Prosecutors harden position on bringing Spanish ISIS women home
Spain’s High Court is hardening its position on what to do about the women who traveled to Syria to join the so-called Islamic State group, as the government delays its decision on whether to repatriate them to Spain.
Speaking at a recent Forum on Global Terrorism, the deputy chief public prosecutor said that “the women have a great ability to indoctrinate others, especially minors,” irrespective of whether they traveled to Syria as the wives of ISIS fighters or to join ISIS ranks.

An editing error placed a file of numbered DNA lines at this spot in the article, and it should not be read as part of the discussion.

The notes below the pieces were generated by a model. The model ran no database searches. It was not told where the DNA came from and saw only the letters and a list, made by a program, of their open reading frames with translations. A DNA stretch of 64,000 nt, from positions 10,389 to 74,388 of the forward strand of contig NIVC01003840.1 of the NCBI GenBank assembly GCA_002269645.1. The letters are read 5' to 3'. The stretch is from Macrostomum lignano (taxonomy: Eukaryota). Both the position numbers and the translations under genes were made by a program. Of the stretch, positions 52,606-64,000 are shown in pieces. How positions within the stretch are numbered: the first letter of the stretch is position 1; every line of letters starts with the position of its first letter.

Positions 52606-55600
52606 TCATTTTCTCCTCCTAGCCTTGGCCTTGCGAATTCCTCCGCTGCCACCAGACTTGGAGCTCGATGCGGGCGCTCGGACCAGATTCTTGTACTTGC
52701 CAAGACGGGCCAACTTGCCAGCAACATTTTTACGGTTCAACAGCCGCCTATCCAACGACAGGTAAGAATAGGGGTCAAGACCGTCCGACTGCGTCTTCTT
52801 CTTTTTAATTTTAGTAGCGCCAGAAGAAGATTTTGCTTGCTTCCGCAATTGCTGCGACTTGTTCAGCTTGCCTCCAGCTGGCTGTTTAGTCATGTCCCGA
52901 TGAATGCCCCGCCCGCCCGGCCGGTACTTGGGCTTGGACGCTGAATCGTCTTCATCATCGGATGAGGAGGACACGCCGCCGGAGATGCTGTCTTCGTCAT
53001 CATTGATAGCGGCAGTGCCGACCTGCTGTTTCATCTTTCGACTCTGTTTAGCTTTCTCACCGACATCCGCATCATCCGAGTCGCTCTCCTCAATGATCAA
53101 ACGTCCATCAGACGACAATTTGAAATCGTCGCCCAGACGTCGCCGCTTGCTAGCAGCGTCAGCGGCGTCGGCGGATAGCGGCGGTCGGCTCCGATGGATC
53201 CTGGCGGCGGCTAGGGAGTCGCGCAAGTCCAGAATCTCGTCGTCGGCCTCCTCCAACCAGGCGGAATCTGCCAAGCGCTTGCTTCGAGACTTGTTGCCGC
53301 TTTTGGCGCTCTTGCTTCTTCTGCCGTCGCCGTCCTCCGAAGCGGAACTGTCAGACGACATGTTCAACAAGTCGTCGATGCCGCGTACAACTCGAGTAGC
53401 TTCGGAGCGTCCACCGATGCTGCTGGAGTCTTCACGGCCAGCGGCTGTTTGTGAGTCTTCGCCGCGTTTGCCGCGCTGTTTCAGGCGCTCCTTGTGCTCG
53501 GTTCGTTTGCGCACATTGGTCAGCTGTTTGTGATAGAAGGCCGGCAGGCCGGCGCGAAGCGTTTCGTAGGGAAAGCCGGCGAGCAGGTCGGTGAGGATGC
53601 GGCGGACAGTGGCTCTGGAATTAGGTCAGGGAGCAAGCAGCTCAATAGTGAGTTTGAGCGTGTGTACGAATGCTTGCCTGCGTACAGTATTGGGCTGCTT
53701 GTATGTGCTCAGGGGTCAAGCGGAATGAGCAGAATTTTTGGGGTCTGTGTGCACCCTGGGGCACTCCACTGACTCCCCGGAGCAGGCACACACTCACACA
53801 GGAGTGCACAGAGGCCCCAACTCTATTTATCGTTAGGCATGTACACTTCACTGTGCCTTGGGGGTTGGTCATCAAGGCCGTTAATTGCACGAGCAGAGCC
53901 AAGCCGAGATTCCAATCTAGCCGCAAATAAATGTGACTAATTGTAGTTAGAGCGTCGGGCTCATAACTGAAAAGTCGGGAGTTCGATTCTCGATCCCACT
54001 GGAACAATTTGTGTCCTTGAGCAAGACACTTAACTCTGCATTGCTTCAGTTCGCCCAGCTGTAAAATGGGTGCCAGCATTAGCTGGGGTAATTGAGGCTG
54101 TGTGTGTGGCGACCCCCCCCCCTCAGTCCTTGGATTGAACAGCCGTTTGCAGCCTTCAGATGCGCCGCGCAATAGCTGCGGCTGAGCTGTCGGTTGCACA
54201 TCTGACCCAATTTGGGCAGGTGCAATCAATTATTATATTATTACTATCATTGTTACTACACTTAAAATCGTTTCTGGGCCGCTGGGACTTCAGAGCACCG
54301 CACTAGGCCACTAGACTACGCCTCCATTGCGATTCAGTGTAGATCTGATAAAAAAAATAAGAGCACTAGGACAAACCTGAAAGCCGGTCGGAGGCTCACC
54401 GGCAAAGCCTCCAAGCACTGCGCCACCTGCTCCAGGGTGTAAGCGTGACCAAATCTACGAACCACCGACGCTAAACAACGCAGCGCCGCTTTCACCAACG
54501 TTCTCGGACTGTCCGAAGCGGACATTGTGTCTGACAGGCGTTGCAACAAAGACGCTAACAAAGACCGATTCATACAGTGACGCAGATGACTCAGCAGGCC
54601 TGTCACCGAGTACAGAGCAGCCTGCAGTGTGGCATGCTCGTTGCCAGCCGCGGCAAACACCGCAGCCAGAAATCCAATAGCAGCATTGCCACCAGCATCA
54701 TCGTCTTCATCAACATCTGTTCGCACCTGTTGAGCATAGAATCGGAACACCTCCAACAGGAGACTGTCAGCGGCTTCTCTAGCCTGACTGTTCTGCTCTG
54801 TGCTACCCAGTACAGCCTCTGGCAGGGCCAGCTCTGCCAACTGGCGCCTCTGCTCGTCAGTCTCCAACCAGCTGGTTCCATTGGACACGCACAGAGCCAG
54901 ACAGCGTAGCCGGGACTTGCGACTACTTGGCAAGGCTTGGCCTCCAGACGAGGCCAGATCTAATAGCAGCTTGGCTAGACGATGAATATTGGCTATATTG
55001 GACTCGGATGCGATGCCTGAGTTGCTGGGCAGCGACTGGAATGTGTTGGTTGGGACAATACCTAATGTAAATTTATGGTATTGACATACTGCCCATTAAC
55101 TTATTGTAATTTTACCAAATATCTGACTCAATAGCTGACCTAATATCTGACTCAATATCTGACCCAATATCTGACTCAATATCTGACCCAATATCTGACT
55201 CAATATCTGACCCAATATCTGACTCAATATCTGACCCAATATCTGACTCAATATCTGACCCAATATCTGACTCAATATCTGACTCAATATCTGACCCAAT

The four left Spain for Syria, and are now being held in camps in northeastern Syria, along with a total of 17 biological and adopted children. All of the women claim they followed their husbands to the conflict zone without realizing what they were getting into.